When Your Friends Struggle
When Friends are Laid Off
I'd like to have some suggestions on helping friends who are having a hard time financially without making it seem like charity or condescension. The two of us don't have financial issues (although we don't have cash to give away), but some of our friends, who aren't spendthrifts, have lost jobs or had sudden financial emergencies. I pass along things I get with two-for-one specials (the second bag of potatoes, etc.), and when I bake, I make a double batch. But I'd like to be able to do something more other than give emotional support. Any ideas?
Nancy in Santee
Once, when a relative of mine was suddenly widowed, I began paying part of her utility bill without her knowing. We live in different states, but all I did was call the utility company and let them know the situation, and that I did not want my relative to know where the money was coming from. I paid what I could, using my debit card over the phone. I always felt good knowing she would be happy when she saw her electric bill!
C. P. Fisher
One non-threatening way to offer assistance to a proud-but-in-need friend is with some pantry items. Explain that you were cleaning out your cupboards and have extras that you'd rather see go to good use than to waste.
Another idea is to buy her a grocery store gift card in whatever amount you can afford, with the request that she pay it forward by helping someone else in the future when she's back on her feet. This makes it seem more like a loan than a handout, which might make it easier to accept. Send it anonymously in a card "from someone who cares about you" if you think she'd be too embarrassed to receive it directly from you.
You could also invite her over for dinner one night (making sure you've cooked enough to feed a small army), and "plead" with her to take plenty of leftovers home with her since it's simply way too much for your family to finish.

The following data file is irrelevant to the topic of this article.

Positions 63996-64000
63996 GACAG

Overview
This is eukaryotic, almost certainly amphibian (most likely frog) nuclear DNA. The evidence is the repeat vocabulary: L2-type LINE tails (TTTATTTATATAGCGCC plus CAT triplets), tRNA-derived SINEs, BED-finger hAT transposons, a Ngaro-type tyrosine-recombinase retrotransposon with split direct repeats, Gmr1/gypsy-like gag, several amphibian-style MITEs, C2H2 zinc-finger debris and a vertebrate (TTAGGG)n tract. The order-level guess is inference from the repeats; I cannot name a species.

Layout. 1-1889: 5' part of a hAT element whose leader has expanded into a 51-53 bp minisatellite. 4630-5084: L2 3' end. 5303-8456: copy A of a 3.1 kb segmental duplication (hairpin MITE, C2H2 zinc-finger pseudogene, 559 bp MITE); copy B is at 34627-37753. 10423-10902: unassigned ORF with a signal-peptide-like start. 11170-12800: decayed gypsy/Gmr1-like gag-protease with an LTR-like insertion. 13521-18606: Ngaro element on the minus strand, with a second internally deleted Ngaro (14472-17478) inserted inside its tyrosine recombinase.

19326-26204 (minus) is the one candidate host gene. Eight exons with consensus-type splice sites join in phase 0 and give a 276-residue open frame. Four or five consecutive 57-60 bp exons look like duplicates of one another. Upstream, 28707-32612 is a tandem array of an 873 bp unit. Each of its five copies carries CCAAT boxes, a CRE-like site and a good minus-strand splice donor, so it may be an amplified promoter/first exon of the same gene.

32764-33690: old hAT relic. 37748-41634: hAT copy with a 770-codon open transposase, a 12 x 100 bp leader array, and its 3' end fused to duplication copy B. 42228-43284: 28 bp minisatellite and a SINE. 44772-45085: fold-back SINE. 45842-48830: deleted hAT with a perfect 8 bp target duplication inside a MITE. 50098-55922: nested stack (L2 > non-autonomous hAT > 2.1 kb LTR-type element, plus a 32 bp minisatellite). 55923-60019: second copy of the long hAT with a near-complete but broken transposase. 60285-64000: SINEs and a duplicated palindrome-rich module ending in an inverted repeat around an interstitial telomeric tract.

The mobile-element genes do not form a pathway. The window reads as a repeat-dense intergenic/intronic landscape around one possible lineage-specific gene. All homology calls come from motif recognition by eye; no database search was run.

Do your friends have special skills that you could "hire" them for? I've hired friends to alter clothing, do handyman jobs around my house, help with my yard, etc. All were jobs that I would have hired someone for anyway, but being able to send the work their way helped them without making them feel like a charity case.
When my grandmother was having a hard time, I wanted to help her, but she was too proud to accept help. I did a little sneaking and found the address of the store where she bought her TV, and I began making additional payments directly to them on her behalf. I did the same thing for the electric company. She never questioned the additional payments. So if you're concerned, by paying a few dollars directly to the creditor, your friend has a few dollars more in her pocket without accepting it directly from you. You can be a true "secret" friend.
How about sending a gift card to the local grocery store as a birthday or holiday gift? Or to their favorite coffeehouse? The latter provides a sense of abundance and can be a real treat when they have cut it out of their budget, along with other non-essentials. If they love going to the movies, how about giving a gift certificate to the local movie theater or video store? An offer to baby-sit? If you mail them the gift cards, they will feel your love and support but less shame potentially than if you give it to them directly. It's easier to accept the gift.
It's the perfect time of year for starting a garden. Perhaps you could suggest sharing a plot. With half of the work and a little planning, you could split a nice sized harvest. We do a lot of canning, so our summer garden saves us a decent amount of money over the winter months. When you join forces to plant, maintain, harvest and preserve, not only is it fun, but also as the old saying goes, many hands make for lighter work.
I have been the recipient of friends' help and have so much appreciated it. Here are some ideas for helping friends and what you do depends a lot on your personality and your friends' personality and on the quality of your friendship.
The best way of helping friends is secretly. Buy a Wal-Mart gift card and leave it on the front porch or mail it to your friend without a return address. Tell no one and just smile when the friend tells you about the gift. Your reward will await you in heaven.
I wish more people thought like you! Obviously, it will depend on the needs of the individual. Perhaps you could offer to baby-sit while they job hunt or even so a couple could have an evening at home to themselves (since they probably can't afford dates right now). Just a little peace and quiet can go a long way to help deal with stress.
Take the Next Step:
Share your thoughts about this article with the editor: Click Here
Sign up for our free eNewsletter Dollar Stretcher Tips.
Looking for an answer to a frugal living question? Click here to ask a
Dollar Stretcher Stretchpert!
Copyright 1996 - 2013 "The Dollar Stretcher, Inc." All rights reserved unless specifically noted.
Contact the Dollar Stretcher at:
PO Box 14160
Bradenton FL 34280
"The Dollar Stretcher, Inc." does not assume responsibility for advice given. All advice should be weighed against your own abilities and circumstances and applied accordingly. It is up to the reader to determine if advice is safe and suitable for their own situation.